365 Nature – Day 291

In 2016 I’m doing a 365 Nature project. Learn more about the project and see all the 365 Nature posts.


I was back in the arboretum after a few days away and I was curious to see how the park held up to the windstorm over the weekend. It was easy to see evidence of wind, leaves coated the ground, thickly in many places. I love to walk through after wind, before the parks crew blow the leaves all away. There were many small branches down and a couple of trees. One magnolia tree simply leaned over in a non-dramatic fall. Trees seem to fall either with great drama, or none at all. Earlier this year, on Day 74, I walked through the arboretum after a windstorm and found dramatic tree fall. Trunks had been snapped, jagged, sharp edges protruding from the break.

This time, there were no massive breaks like that and the magnolia tree seemed to have been slowly pushed over, the soil around the roots was bulged up, raising a bench up and askew. Another small tree, a witch hazel had branches laying down on the ground. There were many branches from Douglas Fir, Western Red Cedar and other trees all over the paths. One of my favorite windfall finds are branches covered in mosses and lichens. I love to pick them up and look at the diversity on a single branch and if I get my hand lens out, I will see small invertebrates, still living in the down branch.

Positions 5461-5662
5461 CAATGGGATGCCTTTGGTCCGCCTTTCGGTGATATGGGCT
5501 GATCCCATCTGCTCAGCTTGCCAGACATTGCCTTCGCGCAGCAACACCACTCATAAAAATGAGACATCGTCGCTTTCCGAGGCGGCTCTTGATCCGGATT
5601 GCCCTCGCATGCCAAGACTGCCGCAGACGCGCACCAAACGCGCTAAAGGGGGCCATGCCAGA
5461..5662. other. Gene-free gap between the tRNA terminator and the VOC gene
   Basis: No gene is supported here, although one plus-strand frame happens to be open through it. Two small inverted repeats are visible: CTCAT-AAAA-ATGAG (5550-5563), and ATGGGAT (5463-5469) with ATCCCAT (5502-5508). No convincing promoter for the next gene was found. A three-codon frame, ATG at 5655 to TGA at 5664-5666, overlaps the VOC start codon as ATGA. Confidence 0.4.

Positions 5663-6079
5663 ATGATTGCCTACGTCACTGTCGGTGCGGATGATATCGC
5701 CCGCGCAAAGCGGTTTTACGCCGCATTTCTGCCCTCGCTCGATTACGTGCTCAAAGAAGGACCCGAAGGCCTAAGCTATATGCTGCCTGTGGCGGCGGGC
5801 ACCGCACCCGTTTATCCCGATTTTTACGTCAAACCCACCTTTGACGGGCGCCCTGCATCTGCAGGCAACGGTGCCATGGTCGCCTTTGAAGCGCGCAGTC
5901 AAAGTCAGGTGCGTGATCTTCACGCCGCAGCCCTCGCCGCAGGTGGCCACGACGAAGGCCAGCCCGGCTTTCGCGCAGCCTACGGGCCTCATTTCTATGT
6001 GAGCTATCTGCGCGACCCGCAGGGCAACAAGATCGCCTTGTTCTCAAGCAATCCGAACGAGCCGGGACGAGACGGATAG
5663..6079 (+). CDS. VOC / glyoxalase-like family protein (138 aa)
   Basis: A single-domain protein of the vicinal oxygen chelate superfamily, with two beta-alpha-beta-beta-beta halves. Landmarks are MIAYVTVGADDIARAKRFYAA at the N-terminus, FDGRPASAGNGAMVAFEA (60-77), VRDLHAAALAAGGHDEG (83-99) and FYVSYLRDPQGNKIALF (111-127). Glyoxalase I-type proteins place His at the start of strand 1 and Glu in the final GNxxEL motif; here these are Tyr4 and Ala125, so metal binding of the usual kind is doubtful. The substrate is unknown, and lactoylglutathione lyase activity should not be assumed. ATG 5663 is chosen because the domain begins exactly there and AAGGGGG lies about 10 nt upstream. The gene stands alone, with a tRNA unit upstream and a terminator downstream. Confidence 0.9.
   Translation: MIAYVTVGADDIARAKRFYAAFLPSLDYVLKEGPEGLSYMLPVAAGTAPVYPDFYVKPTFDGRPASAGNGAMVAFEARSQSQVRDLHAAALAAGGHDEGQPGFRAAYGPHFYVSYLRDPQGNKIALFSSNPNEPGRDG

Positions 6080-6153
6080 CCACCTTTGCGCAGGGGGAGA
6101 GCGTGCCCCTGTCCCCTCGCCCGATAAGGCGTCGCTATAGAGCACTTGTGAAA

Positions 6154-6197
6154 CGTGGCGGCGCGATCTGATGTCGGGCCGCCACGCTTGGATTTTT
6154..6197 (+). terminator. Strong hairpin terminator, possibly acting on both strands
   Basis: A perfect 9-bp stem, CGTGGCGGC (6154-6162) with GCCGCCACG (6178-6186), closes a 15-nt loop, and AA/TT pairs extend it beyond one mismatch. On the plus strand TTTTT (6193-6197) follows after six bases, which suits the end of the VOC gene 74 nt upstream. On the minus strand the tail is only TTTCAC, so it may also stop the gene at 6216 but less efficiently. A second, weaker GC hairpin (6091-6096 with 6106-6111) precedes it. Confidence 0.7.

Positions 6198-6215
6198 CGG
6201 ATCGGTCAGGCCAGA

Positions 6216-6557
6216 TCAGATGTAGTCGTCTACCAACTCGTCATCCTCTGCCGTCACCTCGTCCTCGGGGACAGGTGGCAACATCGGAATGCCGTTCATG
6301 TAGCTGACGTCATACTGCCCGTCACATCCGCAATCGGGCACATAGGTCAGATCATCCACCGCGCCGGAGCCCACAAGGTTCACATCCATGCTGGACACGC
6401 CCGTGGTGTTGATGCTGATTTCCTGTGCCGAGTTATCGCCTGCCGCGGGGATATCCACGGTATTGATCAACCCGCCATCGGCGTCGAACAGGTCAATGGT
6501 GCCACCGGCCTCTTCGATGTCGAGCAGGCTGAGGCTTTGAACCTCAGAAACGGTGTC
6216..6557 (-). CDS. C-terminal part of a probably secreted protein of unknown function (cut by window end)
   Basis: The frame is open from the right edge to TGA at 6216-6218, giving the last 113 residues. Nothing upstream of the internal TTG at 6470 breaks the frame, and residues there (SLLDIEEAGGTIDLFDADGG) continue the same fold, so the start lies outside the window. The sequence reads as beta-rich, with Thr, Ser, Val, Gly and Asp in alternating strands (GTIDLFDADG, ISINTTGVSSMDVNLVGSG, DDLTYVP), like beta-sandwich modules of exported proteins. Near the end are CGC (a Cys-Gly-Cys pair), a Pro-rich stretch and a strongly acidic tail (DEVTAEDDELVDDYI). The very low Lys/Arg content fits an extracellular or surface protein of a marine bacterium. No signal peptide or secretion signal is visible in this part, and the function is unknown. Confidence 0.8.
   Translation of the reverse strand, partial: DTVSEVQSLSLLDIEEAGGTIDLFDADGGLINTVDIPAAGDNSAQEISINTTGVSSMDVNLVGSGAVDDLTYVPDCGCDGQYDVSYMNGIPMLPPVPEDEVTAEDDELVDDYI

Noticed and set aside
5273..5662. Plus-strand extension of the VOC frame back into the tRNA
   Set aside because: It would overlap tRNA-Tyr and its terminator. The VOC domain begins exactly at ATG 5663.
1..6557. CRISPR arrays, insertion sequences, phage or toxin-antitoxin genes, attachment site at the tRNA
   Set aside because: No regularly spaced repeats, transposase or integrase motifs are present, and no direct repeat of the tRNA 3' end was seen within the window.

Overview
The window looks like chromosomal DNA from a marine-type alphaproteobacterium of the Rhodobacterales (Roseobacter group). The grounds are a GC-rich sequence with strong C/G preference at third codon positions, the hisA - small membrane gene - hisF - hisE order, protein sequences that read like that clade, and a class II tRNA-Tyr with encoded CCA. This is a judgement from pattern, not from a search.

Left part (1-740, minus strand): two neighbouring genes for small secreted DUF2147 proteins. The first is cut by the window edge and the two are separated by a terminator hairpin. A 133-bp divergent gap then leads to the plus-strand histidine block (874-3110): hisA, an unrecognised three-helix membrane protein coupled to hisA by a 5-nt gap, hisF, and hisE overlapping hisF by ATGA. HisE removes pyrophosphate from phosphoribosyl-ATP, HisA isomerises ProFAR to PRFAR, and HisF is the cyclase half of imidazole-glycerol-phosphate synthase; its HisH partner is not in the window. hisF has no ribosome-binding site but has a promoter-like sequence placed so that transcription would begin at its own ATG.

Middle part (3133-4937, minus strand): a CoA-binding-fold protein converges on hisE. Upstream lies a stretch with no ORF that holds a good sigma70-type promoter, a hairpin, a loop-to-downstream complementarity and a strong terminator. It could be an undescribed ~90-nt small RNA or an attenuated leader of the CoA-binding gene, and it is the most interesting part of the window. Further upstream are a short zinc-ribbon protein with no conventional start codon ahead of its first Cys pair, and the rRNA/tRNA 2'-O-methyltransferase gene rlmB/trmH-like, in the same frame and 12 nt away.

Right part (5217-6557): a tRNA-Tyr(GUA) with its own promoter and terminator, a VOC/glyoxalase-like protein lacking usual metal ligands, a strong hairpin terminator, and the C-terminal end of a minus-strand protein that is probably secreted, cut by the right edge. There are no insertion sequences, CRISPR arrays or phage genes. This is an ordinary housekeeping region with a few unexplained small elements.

The autumn colors continue to flourish, the Japanese Maple collection and witch hazels are becoming particularly fiery now.

Kelly Brenner
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Kelly Brenner

Kelly Brenner is a naturalist and writer based in Seattle. She founded and writes The Metropolitan Field Guide, a blog for ideas, thoughts and resources for the design of urban wildlife habitat and has contributed articles to a variety of other websites and publications.

Kelly has a certificate from the University of Washington in non-fiction writing. She continually takes classes and attends talks on various natural history topics. In 2009 she earned a bachelors degree in landscape architecture from the University of Oregon.

She's also an avid photographer focusing on the natural world.
Kelly Brenner
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